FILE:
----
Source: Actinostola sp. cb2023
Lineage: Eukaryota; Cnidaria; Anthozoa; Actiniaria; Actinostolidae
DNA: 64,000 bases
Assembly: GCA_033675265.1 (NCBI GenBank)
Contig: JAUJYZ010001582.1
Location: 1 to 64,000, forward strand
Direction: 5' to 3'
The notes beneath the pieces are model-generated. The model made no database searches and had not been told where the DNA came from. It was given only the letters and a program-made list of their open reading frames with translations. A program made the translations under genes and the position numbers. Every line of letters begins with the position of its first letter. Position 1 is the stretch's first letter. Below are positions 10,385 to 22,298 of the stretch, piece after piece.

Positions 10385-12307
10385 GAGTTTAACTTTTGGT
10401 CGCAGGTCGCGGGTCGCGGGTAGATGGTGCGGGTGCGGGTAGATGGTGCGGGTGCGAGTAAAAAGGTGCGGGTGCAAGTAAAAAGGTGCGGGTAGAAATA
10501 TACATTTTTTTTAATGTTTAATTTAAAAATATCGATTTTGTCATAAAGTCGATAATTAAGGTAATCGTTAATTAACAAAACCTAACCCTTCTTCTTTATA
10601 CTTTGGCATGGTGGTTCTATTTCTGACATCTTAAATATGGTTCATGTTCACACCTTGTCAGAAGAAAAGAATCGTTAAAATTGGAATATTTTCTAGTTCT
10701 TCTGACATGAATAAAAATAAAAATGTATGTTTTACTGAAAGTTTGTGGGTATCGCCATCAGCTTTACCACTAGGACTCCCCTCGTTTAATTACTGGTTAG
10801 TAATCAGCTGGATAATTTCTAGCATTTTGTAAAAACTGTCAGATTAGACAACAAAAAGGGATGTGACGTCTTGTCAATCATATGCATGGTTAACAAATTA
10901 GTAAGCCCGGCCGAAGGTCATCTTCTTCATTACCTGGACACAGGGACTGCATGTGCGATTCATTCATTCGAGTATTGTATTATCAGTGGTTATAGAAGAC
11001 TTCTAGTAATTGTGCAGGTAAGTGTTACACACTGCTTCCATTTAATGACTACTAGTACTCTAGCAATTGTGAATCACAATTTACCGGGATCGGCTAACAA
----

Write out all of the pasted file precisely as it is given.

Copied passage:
Source: Actinostola sp. cb2023
Lineage: Eukaryota; Cnidaria; Anthozoa; Actiniaria; Actinostolidae
DNA: 64,000 bases
Assembly: GCA_033675265.1 (NCBI GenBank)
Contig: JAUJYZ010001582.1
Location: 1 to 64,000, forward strand
Direction: 5' to 3'
The notes beneath the pieces are model-generated. The model made no database searches and had not been told where the DNA came from. It was given only the letters and a program-made list of their open reading frames with translations. A program made the translations under genes and the position numbers. Every line of letters begins with the position of its first letter. Position 1 is the stretch's first letter. Below are positions 10,385 to 22,298 of the stretch, piece after piece.

Positions 10385-12307
10385 GAGTTTAACTTTTGGT
10401 CGCAGGTCGCGGGTCGCGGGTAGATGGTGCGGGTGCGGGTAGATGGTGCGGGTGCGAGTAAAAAGGTGCGGGTGCAAGTAAAAAGGTGCGGGTAGAAATA
10501 TACATTTTTTTTAATGTTTAATTTAAAAATATCGATTTTGTCATAAAGTCGATAATTAAGGTAATCGTTAATTAACAAAACCTAACCCTTCTTCTTTATA
10601 CTTTGGCATGGTGGTTCTATTTCTGACATCTTAAATATGGTTCATGTTCACACCTTGTCAGAAGAAAAGAATCGTTAAAATTGGAATATTTTCTAGTTCT
10701 TCTGACATGAATAAAAATAAAAATGTATGTTTTACTGAAAGTTTGTGGGTATCGCCATCAGCTTTACCACTAGGACTCCCCTCGTTTAATTACTGGTTAG
10801 TAATCAGCTGGATAATTTCTAGCATTTTGTAAAAACTGTCAGATTAGACAACAAAAAGGGATGTGACGTCTTGTCAATCATATGCATGGTTAACAAATTA
10901 GTAAGCCCGGCCGAAGGTCATCTTCTTCATTACCTGGACACAGGGACTGCATGTGCGATTCATTCATTCGAGTATTGTATTATCAGTGGTTATAGAAGAC
11001 TTCTAGTAATTGTGCAGGTAAGTGTTACACACTGCTTCCATTTAATGACTACTAGTACTCTAGCAATTGTGAATCACAATTTACCGGGATCGGCTAACAA